ERIC Number: ED246689
Record Type: RIE
Publication Date: 1983
Reference Count: 0
Words "Made-Up" by Children: An Analysis of Their Form and Communicative Effectiveness.
Liederman, Jacqueline; And Others
The creation of new words through the novel combination of English words or morphemes (e.g., "map ball" to refer to a globe) was studied and compared in 40 preschool children, 40 grade school children, and 40 adults. These made-up words or lexical innovations were collected while subjects attempted to name pictured objects and were evaluated in terms of incidence, communicative effectiveness, novelty, semantic accuracy, and certain linguistic characteristics. Communicative effectiveness was established by asking naive judges to guess the intended referent of the made-up word. It was expected that the preschool children's innovations would be wild and referentially opaque. Instead, the preschool children's innovations were as frequent and as communicatively effective as those of the grade school children and adults. Grade school children produced the highest proportion of innovations with semantic inaccuracy and contamination, whereas preschool children constructed more innovations containing redundant elements. This finding suggests that preschoolers may construct made-up words from a limited set of highly familiar terms, whereas grade schoolers may rely more on partially known terms. Both groups of children are able to circumvent gaps in their lexicons by creating communicatively effective lexical innovations as often and as well as adults. (Author/MSE)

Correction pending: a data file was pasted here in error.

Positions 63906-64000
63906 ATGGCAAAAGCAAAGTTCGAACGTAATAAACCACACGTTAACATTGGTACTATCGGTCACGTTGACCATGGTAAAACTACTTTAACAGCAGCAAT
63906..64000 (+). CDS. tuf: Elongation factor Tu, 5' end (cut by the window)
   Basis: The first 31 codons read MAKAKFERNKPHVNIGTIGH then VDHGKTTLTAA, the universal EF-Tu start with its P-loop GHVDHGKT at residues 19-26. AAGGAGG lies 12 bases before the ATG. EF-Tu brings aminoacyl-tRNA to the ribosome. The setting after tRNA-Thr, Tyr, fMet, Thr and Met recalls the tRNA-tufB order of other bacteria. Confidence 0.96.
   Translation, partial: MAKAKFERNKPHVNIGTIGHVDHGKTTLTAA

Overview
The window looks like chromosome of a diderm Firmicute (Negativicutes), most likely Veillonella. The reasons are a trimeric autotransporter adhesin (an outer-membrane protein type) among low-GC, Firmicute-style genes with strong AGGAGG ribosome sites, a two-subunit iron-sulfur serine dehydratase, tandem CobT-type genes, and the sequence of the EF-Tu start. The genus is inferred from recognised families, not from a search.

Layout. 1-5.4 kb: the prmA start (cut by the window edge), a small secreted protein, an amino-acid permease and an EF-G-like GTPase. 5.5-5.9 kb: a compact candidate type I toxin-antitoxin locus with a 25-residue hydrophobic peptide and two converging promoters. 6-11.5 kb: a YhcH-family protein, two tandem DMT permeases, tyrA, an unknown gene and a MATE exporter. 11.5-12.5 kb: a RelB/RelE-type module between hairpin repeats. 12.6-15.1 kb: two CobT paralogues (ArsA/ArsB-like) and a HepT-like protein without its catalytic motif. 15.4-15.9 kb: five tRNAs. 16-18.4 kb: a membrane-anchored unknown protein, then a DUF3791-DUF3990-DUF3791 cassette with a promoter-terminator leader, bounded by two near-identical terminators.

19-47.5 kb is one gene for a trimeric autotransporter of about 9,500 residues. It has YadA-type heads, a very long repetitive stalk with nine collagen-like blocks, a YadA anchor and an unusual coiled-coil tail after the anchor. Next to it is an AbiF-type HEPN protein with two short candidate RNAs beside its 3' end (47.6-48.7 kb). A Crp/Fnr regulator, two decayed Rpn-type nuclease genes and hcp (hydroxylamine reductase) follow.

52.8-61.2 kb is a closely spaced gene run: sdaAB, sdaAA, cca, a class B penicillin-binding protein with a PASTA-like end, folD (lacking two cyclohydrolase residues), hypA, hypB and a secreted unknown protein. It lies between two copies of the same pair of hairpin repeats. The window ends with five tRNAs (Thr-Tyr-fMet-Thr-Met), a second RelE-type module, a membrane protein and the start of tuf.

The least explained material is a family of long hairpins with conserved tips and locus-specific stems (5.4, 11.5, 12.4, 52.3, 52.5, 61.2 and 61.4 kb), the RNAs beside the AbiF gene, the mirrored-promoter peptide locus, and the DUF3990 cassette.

Publication Type: Reports - Research
Education Level: N/A
Sponsor: Public Health Service (DHHS), Rockville, MD.; Boston Univ., MA. Graduate School.
Authoring Institution: N/A